Checking Up On Your Bees

To ensure everything is going smoothly, you will most likely be checking up on your bees frequently. During this phase, it is advised to be a bit more careful, and to try to check up on the bees on warmer, sunnier days as more of the bees will be away from the hive. When checking up on the bees, make sure to wear your protective gear, optionally using the smoker if there are a great number of bees still present in the hive. Once most of the bees are incapacitated by the smoker, you can use a knife to cut apart honeycombs for consumption later on.

Make Sure There are Flowers Near By

Bees like most insects require nectar as a source of nutrients. As such, ensure that you live in an area that has a good number of flowers nearby. Otherwise, the bees may not stay around and try to leave your hive to find another.

Anything Else?

Honeybees are most active during warmer days and less mobile during the winter months; so expect to get most of your honey during the summer. In the end, once you have a hive established, the colony will self-maintain themselves long as there are flowers nearby.

How to Gather Honeybees

It might sound like a daunting task, raising thousands of honeybees in your backyard. However, it’s actually quite easy with a bit of practice and understanding of how to properly raise honeybees. It is also tremendously rewarding when caring for honeybees successfully. Therefore, the following are few key guidelines that must be followed if you want to successfully raise honeybees and enjoy some of your very own fresh honey.

Buy Your Bees a Home

It may be tempting to just allow your bees to take refuge in a dead log or hollowed out tree trunk in your backyard, but this may make it much more difficult for you to harvest honey. That’s why it is advised to go out and purchase a sturdy and more accessible home for your bees. Most of these pre-made structures will have a hollow interior with multiple moving parts, allowing you to examine and harvest honey more conveniently and with less disruption to the bees. This also reduces the chances of a honeybee potentially wanting to sting you.

Once you’ve purchased home, you can either place the hive in a large enough backyard to parking lot, but first ensure what your district’s rules are regarding keeping a bee colony on your property.

Purchase Gloves and Other Protective Essentials

Though honeybees will normally not want to sting you unless riled up, it is still important to purchase protective gear such as durable gloves, a hat with a mesh-like veil, as well as a jacket with no holes in them. Gloves should always be worn when attempting to harvest honey or touching the hive, while a hat and veil should be worn whenever you’re near the colony.

A smoker is also essential and helps keep bees calm while you’re checking up on the hive. These cylindrical containers can carry around a lit fire, helping you dispense smoke that can sedate and interfere with the honeybees’ communication.

Gathering Your Honeybees

There’s no point in purchasing a pre-made hive if you have no bees to put in. Luckily for you, there’s a few different ways you can get your hands on some honeybees.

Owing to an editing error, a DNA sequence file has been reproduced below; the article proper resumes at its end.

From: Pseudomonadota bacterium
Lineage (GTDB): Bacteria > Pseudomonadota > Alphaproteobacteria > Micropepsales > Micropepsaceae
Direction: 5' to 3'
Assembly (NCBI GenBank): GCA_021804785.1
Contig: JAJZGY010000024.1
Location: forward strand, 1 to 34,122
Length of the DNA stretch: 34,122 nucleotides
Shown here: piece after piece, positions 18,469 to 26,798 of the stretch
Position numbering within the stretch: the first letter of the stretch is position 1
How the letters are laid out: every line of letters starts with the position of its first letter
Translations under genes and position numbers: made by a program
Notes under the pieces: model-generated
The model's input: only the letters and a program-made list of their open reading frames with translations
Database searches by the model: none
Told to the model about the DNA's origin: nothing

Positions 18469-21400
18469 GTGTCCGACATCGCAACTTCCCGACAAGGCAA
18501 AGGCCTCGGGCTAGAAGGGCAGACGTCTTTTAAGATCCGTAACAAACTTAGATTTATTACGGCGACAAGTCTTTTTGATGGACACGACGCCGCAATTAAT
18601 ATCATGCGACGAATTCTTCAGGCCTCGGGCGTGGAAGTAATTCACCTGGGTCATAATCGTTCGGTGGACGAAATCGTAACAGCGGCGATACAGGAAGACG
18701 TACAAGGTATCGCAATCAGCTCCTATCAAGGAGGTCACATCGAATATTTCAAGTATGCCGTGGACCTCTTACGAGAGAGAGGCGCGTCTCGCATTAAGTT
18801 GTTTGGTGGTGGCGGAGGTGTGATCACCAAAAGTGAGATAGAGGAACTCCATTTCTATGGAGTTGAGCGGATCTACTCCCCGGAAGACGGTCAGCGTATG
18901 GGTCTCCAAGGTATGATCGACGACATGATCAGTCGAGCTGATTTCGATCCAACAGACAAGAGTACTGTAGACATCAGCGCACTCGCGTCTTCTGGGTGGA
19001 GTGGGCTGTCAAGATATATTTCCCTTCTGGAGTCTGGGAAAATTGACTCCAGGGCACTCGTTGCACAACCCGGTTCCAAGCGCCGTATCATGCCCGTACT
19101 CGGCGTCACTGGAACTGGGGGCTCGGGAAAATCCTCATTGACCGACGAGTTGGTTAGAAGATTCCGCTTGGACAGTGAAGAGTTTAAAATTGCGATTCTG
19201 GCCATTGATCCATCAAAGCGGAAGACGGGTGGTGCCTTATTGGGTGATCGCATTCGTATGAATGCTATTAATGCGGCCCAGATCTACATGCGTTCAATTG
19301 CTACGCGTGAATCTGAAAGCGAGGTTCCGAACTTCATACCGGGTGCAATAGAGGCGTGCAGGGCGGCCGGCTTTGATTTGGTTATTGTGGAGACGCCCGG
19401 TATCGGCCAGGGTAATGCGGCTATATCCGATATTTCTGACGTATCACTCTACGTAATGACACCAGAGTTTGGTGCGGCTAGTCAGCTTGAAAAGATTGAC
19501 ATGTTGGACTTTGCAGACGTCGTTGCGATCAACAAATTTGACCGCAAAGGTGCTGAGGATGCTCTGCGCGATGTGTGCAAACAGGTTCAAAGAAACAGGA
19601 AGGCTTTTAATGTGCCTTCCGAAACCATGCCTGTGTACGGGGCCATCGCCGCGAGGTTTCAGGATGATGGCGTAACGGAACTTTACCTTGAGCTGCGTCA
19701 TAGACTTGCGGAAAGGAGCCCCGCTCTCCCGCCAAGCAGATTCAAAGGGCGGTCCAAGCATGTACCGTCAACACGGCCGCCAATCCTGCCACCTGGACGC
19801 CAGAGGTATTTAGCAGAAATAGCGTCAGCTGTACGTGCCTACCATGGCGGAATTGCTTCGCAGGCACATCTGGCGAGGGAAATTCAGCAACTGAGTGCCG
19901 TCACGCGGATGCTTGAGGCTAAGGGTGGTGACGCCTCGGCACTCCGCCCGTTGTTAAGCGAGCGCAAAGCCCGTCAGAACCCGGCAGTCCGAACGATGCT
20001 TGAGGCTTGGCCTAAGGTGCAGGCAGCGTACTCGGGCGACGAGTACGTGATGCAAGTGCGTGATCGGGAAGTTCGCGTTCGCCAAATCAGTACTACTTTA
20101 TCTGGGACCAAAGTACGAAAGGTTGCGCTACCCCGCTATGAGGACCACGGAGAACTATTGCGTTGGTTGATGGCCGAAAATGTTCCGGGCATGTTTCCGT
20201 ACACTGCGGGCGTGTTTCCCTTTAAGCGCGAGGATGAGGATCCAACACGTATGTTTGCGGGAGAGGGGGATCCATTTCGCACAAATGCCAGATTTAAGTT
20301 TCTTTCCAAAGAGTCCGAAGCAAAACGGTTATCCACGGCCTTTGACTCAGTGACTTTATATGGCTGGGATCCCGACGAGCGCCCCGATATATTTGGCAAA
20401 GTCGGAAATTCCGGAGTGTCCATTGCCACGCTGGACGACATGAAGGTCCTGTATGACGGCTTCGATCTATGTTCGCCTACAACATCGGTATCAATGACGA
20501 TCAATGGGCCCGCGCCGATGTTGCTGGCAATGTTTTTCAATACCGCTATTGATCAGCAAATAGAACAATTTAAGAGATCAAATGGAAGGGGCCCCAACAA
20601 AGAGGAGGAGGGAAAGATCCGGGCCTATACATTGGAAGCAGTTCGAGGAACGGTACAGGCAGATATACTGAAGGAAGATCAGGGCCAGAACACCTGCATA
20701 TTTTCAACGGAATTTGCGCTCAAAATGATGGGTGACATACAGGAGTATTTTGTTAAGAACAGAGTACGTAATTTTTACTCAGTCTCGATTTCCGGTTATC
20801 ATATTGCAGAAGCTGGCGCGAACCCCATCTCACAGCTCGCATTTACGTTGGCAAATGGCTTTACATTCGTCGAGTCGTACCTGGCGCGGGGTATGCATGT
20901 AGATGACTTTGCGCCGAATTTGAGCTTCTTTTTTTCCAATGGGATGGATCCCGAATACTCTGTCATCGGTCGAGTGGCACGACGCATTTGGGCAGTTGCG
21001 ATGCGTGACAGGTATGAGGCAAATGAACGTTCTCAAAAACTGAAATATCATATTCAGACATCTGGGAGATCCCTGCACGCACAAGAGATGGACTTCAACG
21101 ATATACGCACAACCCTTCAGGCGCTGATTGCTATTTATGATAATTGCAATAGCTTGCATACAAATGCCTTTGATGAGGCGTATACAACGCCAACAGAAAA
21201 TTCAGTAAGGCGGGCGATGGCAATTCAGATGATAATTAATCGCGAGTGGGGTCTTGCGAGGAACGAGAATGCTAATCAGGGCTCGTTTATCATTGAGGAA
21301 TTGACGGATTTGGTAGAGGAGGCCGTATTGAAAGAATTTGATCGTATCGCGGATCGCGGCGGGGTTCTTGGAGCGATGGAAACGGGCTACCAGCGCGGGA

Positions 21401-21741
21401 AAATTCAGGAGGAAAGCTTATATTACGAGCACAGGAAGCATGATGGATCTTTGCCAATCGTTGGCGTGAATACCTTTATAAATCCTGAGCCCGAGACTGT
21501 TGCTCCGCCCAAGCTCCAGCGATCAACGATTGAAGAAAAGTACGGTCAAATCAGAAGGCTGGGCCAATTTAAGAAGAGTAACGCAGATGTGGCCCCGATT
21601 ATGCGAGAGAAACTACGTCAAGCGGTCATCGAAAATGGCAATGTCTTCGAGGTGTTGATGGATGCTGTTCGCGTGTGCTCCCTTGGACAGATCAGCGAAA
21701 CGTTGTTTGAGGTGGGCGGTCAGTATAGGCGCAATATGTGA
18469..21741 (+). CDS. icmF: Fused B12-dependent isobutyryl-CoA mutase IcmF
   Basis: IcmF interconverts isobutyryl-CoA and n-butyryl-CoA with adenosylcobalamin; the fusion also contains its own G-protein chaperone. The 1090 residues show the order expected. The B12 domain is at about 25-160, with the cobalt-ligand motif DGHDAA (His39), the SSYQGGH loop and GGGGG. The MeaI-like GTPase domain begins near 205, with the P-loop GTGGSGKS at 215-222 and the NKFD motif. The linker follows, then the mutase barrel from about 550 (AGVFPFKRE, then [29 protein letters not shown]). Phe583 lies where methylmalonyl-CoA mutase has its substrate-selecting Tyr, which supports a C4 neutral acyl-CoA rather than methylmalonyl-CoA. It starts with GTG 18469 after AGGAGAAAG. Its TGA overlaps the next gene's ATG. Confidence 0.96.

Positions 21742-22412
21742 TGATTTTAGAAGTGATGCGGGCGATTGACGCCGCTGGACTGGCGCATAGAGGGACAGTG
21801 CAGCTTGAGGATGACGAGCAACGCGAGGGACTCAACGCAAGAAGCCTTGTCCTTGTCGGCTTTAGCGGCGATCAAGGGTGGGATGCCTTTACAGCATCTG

The first method is catching a colony in the wild. However, do note that though this is the least expensive method, it is the most dangerous and only individuals who are experienced enough should attempt to catch wild honeybees. During spring or summer, you can more easily find a colony of bees resting on branches or logs as they try to find a new home; this is a perfect opportunity for you to introduce your hive and have the bees relocate into it. If you notice that there is a swarm resting on a tree branch, make sure you have your protective gear on and a hive set up near the branch. Carefully sawing off the branch will force the bees to relocate and will usually make their way to your hive. Then simply seal it off and transport it to a proper location.

The second method is a bit more expensive; costing upwards of $120, you can purchase a fully stocked hive from local beekeepers. Not only is this easier and less risky, but will also give you access to a professional beekeeper who can offer advice and answer any of your questions.

The last method is a bit surprising but is both efficient and cheap: ordering bees through the mail! These orders can cost around $40 and can include thousands of bees as well as a queen bee. The only downside to this option is that if the box is not stocked with an appropriate amount of food or sugar water, then you might find that many of your bees have died in transit.

Final Thoughts

Getting access to honeybees isn’t as hard as most people think. You can catch bees yourself or opt to have them mailed or bought from a local beekeeper. Regardless of which you choose, always make sue you have the appropriate gear to handle such bees with little risk of hurting yourself!

Types of Honeybees and Their Roles 

Honey Bees

Not only are there numerous types of bees, but there are also a number of types of honeybees; each with their own specific role in the colony. Needless to say, the function of a colony of honeybees would not nearly be as efficient if only one of the three types of honey bees (the worker bee, drone bee, and queen bee) were present. And because each one is so important, the following gives a brief breakdown of what they each do.

The Worker Bee